FWIW, my dh & I and our son had a glass of cider with dinner this evening, with our small GC at the table too, but I don't think they can tell the difference between cider, apple juice or fizzy pop at that age. One glass of anything is the limit though.

Sara65 Mon 19-Aug-19 22:09:00

Drinking those amounts of alcohol during the day time, seems like serious drinking to me, I think you’re entitled to feel uncomfortable. Whether or not you say anything is another matter, unless it starts to pose a real problem, I’d be inclined to let it go for now.

Pantglas1 Mon 19-Aug-19 22:12:52

I never drank when I was in charge of my grandchildren on the basis I was looking after them and if they’d hurt themselves and needed a doctor or hospital I could drive them immediately.

Summerlove Mon 19-Aug-19 22:14:22

A glass of wine or two with a family dinner? Absolutely.

I would have a glass of wine when I had newborns as well.

I would never be sole carer if I drank that much, but I also don’t drink that much.

You are not unreasonable wanting them to not hold your child after drinking that much. However, you cannot police how much people drink, so your job is to take care of your child. If you are uncomfortable letting them hold your child then don’t. I would be very uncomfortable with that as well

Luckygirl Mon 19-Aug-19 22:21:22

You are right to be concerned. Their drinking habits are their own affair until it impinges on the safety of your child, then it is very much your business. I would also be concerned that this level of drinking is going on in the afternoon which leaves a lot of day left to get completely blotto.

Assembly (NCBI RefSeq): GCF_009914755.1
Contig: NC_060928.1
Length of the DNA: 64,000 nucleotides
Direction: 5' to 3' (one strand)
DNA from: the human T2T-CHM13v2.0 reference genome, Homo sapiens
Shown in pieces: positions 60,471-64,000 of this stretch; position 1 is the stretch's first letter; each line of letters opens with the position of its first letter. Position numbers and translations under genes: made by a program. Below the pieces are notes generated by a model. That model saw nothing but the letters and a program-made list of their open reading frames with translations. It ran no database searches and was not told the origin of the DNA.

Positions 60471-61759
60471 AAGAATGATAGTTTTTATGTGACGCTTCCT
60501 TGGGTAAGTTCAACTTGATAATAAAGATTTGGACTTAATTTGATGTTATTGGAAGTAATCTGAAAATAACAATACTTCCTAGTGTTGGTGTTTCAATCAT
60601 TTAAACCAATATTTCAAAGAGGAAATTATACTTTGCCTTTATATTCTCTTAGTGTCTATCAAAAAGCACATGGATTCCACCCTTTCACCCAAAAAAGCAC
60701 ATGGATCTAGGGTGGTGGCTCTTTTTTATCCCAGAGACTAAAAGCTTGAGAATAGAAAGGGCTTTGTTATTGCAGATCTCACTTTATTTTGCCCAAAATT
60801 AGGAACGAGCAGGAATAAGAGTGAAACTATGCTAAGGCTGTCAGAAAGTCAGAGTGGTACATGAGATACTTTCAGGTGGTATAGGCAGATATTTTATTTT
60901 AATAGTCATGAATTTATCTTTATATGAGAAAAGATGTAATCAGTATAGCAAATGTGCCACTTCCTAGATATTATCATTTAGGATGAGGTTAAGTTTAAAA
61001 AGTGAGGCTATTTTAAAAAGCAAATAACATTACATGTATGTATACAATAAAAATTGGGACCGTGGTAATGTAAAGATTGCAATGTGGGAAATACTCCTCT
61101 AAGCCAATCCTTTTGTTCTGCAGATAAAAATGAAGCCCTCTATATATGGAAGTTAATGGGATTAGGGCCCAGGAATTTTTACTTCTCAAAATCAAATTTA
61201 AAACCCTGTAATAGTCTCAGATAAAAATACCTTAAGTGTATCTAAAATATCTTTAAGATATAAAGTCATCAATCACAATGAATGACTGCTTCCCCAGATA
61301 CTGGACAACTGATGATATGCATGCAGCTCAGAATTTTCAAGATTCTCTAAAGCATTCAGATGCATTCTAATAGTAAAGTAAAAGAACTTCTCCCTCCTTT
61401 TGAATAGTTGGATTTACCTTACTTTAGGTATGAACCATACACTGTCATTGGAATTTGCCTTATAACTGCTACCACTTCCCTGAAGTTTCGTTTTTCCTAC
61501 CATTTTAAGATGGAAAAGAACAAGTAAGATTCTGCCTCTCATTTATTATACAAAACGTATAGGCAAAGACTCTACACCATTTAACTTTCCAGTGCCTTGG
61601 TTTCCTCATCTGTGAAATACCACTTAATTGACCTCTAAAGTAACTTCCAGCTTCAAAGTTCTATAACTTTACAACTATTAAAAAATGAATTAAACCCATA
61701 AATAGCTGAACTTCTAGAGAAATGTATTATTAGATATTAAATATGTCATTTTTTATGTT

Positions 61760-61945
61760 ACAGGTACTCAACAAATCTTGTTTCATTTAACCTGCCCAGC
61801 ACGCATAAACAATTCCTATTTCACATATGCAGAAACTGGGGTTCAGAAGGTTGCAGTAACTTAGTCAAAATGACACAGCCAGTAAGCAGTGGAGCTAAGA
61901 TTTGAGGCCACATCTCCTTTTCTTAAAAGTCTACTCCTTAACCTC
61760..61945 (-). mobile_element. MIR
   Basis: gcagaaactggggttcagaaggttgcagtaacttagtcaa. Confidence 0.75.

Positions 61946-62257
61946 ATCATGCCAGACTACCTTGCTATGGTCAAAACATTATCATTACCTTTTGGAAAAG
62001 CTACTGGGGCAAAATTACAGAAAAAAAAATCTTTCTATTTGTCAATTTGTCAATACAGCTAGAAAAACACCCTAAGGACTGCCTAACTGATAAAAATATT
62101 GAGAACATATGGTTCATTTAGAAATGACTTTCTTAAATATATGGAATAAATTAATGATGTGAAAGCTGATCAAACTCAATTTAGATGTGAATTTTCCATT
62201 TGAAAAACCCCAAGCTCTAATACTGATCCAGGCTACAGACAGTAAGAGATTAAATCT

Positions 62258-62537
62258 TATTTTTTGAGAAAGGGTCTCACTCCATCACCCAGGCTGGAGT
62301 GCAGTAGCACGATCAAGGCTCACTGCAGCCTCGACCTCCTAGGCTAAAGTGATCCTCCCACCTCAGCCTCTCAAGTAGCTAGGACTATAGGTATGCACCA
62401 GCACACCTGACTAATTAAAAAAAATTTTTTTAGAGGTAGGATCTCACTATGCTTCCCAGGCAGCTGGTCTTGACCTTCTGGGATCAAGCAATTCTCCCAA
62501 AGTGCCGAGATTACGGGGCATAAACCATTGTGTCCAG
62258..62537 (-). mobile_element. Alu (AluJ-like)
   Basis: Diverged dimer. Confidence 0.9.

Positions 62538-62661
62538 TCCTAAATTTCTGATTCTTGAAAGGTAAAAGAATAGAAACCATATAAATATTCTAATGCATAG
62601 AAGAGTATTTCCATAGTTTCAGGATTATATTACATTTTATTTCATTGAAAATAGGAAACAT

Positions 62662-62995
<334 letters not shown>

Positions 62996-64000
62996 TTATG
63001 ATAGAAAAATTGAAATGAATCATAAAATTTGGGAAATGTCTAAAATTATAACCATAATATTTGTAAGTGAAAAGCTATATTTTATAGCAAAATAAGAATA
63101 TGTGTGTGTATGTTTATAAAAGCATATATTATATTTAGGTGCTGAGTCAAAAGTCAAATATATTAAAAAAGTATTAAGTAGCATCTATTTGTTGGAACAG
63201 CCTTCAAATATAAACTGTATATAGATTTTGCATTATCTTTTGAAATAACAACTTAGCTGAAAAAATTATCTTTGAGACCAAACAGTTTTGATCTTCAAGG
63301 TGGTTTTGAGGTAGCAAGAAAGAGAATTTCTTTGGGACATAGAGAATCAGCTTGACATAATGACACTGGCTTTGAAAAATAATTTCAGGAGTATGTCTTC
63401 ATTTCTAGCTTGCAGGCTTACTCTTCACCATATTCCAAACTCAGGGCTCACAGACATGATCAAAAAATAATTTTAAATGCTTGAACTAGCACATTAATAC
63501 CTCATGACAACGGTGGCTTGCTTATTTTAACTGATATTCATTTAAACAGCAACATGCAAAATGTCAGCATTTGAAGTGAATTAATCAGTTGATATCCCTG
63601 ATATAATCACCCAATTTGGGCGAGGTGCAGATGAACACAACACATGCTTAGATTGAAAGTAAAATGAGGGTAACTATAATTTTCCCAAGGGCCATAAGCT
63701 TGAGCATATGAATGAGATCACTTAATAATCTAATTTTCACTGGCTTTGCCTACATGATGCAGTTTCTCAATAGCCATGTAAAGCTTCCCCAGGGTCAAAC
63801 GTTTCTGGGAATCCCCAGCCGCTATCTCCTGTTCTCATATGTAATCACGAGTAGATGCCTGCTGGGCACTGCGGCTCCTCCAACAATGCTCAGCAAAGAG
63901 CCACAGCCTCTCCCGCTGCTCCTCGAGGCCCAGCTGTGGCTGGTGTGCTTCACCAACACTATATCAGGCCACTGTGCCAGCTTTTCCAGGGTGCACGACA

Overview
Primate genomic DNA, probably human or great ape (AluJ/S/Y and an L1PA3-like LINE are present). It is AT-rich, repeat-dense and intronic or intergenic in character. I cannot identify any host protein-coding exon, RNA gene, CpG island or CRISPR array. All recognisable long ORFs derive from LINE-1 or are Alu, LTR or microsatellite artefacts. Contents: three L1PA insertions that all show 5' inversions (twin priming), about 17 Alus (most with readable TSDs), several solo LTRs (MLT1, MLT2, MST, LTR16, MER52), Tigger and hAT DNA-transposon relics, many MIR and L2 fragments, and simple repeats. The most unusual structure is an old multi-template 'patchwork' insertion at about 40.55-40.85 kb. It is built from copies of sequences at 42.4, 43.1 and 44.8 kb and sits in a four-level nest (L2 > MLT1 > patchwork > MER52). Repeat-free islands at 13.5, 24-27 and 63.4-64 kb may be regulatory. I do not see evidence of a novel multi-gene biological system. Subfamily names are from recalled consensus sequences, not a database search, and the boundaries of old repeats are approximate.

Day visits with you or OH in attendance would be the way forward I think. I do think you need to state your position if they ask to hold the baby. Just say that you do not think it is wise after so much alcohol. If they do not lime it then that is not great, but the baby's safety is paramount.

How irritating for you to be having to deal with this.

Luckygirl Mon 19-Aug-19 22:21:50


EllanVannin Mon 19-Aug-19 22:24:56

A baby shouldn't be kissed on the lips whether a person's had drink or not, it's a dangerous practice.
I'd have said something if someone had reeked of alcohol around a child anyway.
Tell them next time that you'd rather they didn't kiss the baby on the lips.

BlueBelle Mon 19-Aug-19 22:45:02

I wouldn’t expect anyone to be drinking around a baby or child not at all

paddyann Mon 19-Aug-19 22:52:08

our family weren't big drinkers but FIL was a heavy smoker and he wasn't happy when I told him he had to go to the bottom of the garden to smoke.My son was very prem and when he came home I didn't want all the hard work by medical staff to be ruined by him inhaling smoke.The old boy finally gave in and when my son was 4 he told his GF that smoking would kill him so GF stopped there and then after 50 years .I was very impressed